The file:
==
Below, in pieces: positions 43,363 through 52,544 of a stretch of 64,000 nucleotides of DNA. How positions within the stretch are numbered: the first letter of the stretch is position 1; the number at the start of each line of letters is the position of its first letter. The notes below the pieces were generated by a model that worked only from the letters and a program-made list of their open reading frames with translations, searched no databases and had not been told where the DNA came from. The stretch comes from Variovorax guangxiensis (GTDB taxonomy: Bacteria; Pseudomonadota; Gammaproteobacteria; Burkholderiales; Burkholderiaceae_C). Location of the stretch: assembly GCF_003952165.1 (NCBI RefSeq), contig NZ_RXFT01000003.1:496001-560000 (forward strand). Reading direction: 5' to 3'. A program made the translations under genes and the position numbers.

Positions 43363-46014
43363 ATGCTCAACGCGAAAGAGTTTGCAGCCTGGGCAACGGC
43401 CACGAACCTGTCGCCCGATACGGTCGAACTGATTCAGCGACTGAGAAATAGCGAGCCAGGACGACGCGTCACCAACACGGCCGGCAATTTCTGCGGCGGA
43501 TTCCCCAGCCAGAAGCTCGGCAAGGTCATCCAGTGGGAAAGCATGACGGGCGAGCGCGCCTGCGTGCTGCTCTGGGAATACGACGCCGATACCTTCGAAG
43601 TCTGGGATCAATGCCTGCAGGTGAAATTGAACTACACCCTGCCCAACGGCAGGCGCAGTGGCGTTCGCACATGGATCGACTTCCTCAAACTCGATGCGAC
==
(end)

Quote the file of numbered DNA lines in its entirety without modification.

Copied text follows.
Below, in pieces: positions 43,363 through 52,544 of a stretch of 64,000 nucleotides of DNA. How positions within the stretch are numbered: the first letter of the stretch is position 1; the number at the start of each line of letters is the position of its first letter. The notes below the pieces were generated by a model that worked only from the letters and a program-made list of their open reading frames with translations, searched no databases and had not been told where the DNA came from. The stretch comes from Variovorax guangxiensis (GTDB taxonomy: Bacteria; Pseudomonadota; Gammaproteobacteria; Burkholderiales; Burkholderiaceae_C). Location of the stretch: assembly GCF_003952165.1 (NCBI RefSeq), contig NZ_RXFT01000003.1:496001-560000 (forward strand). Reading direction: 5' to 3'. A program made the translations under genes and the position numbers.

Positions 43363-46014
43363 ATGCTCAACGCGAAAGAGTTTGCAGCCTGGGCAACGGC
43401 CACGAACCTGTCGCCCGATACGGTCGAACTGATTCAGCGACTGAGAAATAGCGAGCCAGGACGACGCGTCACCAACACGGCCGGCAATTTCTGCGGCGGA
43501 TTCCCCAGCCAGAAGCTCGGCAAGGTCATCCAGTGGGAAAGCATGACGGGCGAGCGCGCCTGCGTGCTGCTCTGGGAATACGACGCCGATACCTTCGAAG
43601 TCTGGGATCAATGCCTGCAGGTGAAATTGAACTACACCCTGCCCAACGGCAGGCGCAGTGGCGTTCGCACATGGATCGACTTCCTCAAACTCGATGCGAC